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Information Security Risks Affect All Organizations

As published in the March 2010 issue of The Greater Lansing Business Monthly.

You may have heard the recent horror stories concerning the theft or breach of confidential data. Laptops and networks containing Social Security numbers, bank account numbers, credit card numbers, and other sensitive data have been exposed and compromised.

It’s obvious information security is a serious matter for financial institutions, insurance companies, healthcare providers and governmental entities. What you may not be aware of is that all organizations, regardless of their size, need to address information security.

Consider this: If your organization has employees, collects payment information or keeps accounting records, your organization is maintaining sensitive, confidential data electronically or in physical paper form. Not only is the public image of your business, and consequently your organization’s existence itself, at risk if these data are compromised, legal issues could arise under both federal and Michigan statutes, including the Social Security Number Privacy Act.
The consequences made possible by vulnerabilities in data security are threats to all organizations. Individuals maliciously accessing human resource files can wreak havoc on the credit and good names of your employees. Too often, embezzlement is effectively hidden by the creation of fictitious or doctored transactions within your accounting system. Bank account and investment information in the hands of the wrong person could lead to wire transfers draining your cash reserves.

Also, the legal and administrative costs associated with notification of a breach could be devastating. Even more alarming, the fast-moving pace of consumer technology development is opening new gateways for data leaks as the usage of smart phones and Web-accessible devices grows. Actions should be taken by everyone to manage these increasing risks.

A basic approach for any organization interested in securing its data involves several steps.

First, the types of data your organization maintains should be documented and classified.

Second, threats to the security and integrity of these data should be documented along with a risk assessment for those threats.

Third, based on this risk assessment and an objective cost benefit analysis, appropriate controls, such as policies and procedures, should be implemented to safeguard the data. For example, technology can provide automated controls alongside manual controls carried out by staff. Lastly, monitor your organization’s adherence to its information security policies and procedures, and update your information asset list, risk assessment and controls to compensate for changes or new risks.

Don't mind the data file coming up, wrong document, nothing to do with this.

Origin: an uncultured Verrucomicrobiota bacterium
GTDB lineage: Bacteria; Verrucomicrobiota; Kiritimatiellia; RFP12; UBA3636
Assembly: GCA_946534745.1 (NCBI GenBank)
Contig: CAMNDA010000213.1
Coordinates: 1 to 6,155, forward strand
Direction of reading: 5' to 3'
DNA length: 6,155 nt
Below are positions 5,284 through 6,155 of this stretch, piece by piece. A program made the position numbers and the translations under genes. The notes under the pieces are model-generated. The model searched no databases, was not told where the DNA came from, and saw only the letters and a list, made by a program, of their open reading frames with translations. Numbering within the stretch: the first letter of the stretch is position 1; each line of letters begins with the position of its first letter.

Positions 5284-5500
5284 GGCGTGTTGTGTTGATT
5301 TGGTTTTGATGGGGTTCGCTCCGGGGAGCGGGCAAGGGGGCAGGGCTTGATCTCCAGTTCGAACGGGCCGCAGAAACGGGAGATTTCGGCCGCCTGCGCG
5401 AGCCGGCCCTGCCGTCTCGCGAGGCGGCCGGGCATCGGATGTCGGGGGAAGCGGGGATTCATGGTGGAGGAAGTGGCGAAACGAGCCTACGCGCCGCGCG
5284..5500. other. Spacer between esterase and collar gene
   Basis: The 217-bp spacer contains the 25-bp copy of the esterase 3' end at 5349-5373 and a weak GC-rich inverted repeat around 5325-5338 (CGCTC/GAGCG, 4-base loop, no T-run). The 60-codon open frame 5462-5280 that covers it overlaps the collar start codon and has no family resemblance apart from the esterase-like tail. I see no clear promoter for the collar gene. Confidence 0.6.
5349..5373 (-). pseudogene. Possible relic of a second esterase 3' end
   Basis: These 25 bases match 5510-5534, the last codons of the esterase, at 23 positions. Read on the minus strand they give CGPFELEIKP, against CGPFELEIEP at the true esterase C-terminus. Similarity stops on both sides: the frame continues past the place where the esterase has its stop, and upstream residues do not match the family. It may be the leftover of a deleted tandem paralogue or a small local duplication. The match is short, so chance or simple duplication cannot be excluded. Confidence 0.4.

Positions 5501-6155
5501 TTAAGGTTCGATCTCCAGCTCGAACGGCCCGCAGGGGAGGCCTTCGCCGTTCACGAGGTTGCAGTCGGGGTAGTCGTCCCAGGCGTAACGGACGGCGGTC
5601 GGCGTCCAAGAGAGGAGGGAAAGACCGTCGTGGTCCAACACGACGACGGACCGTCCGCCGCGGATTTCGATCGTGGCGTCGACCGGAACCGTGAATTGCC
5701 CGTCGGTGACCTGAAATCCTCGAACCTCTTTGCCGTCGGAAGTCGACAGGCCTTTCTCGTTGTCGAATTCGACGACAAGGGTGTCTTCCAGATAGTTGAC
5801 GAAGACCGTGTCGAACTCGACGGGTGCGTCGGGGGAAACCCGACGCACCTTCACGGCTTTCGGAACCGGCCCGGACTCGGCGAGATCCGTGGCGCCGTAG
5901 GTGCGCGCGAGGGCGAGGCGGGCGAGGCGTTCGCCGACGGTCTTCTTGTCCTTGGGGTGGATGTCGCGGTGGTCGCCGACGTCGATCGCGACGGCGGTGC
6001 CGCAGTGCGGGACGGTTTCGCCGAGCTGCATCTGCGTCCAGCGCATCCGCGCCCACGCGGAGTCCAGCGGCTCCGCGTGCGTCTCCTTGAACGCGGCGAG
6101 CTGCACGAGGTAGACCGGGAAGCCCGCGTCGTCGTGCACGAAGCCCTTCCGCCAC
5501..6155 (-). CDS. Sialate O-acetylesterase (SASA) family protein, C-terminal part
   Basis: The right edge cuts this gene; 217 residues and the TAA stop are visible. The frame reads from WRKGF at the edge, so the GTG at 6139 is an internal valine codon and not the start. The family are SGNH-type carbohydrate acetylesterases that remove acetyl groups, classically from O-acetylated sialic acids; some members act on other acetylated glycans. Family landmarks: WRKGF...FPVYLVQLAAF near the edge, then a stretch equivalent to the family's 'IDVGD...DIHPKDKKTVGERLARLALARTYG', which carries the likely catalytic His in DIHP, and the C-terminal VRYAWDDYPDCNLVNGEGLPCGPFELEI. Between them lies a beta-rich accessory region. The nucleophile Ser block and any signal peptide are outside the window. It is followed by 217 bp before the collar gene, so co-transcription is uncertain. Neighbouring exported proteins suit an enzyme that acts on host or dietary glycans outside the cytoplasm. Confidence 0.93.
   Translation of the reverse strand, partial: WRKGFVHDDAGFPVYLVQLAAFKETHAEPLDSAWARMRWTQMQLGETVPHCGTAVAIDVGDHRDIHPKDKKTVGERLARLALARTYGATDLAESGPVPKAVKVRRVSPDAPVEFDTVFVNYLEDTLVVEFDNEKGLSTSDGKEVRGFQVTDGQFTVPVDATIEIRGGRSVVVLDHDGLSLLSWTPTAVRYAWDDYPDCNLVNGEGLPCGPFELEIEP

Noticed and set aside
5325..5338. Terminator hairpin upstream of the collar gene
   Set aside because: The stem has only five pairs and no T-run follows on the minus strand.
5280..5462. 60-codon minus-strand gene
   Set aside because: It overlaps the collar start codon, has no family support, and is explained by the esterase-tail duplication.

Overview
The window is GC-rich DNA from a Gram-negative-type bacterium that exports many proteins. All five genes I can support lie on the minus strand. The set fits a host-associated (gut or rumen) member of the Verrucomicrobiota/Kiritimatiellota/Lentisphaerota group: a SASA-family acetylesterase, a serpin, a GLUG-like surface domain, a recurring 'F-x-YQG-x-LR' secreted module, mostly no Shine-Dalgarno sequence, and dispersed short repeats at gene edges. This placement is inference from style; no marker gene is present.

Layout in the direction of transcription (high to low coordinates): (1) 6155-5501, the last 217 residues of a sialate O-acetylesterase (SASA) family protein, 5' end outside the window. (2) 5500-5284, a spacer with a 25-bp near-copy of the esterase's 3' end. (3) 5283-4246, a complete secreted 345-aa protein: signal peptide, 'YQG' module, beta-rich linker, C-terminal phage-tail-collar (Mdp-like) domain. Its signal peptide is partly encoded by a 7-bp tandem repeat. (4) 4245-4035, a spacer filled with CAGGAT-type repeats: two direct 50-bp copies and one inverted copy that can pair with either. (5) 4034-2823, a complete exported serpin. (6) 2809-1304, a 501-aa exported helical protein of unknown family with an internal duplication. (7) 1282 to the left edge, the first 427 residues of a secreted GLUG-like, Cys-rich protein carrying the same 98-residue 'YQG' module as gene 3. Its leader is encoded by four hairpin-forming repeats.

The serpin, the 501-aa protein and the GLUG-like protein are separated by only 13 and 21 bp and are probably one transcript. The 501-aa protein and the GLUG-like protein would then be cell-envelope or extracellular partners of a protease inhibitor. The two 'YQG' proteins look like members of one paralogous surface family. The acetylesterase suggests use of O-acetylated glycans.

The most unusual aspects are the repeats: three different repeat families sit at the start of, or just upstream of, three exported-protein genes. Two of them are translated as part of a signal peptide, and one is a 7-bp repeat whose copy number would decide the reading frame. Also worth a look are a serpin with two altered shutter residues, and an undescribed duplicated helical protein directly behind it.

Unfortunately, there are several common barriers to effectively implementing an information security program. It’s critical to recognize these efforts are a minor investment compared to the potential expense of a data breach. However, sometimes those who are in the position to recognize information security vulnerabilities do not have enough authority within an organization or broad enough experience with information security to effectively convey to senior management the seriousness of the risks and potential consequences. Other demands on the time and efforts of senior management may take precedence over the unclear and complex data security issues.

Lastly, an effective information security system requires the right mix of people, processes and tools. A weakness at any level of the system undermines the entire effort, such as when a well-meaning employee disregards company policy and opens a server room door.

This is where independent, experienced security professionals and information system auditors can benefit your organization. These professionals can objectively assess your organization’s entire information security system, including the people, processes and tools currently in place.

Information system auditors are uniquely qualified to monitor the ongoing effectiveness of your security system. They can utilize their broad experience with data security to help owners and senior executives understand the issues and provide practical options and solutions to address your security vulnerabilities.

Whether your organization is new to dealing with the risks of information security or you already have a solid system in place, maintaining confidence in your data’s protection might be one of the most important investments you can make.

A continuous and focused effort to safeguard your information could be what keeps your organization out of the media and open for business.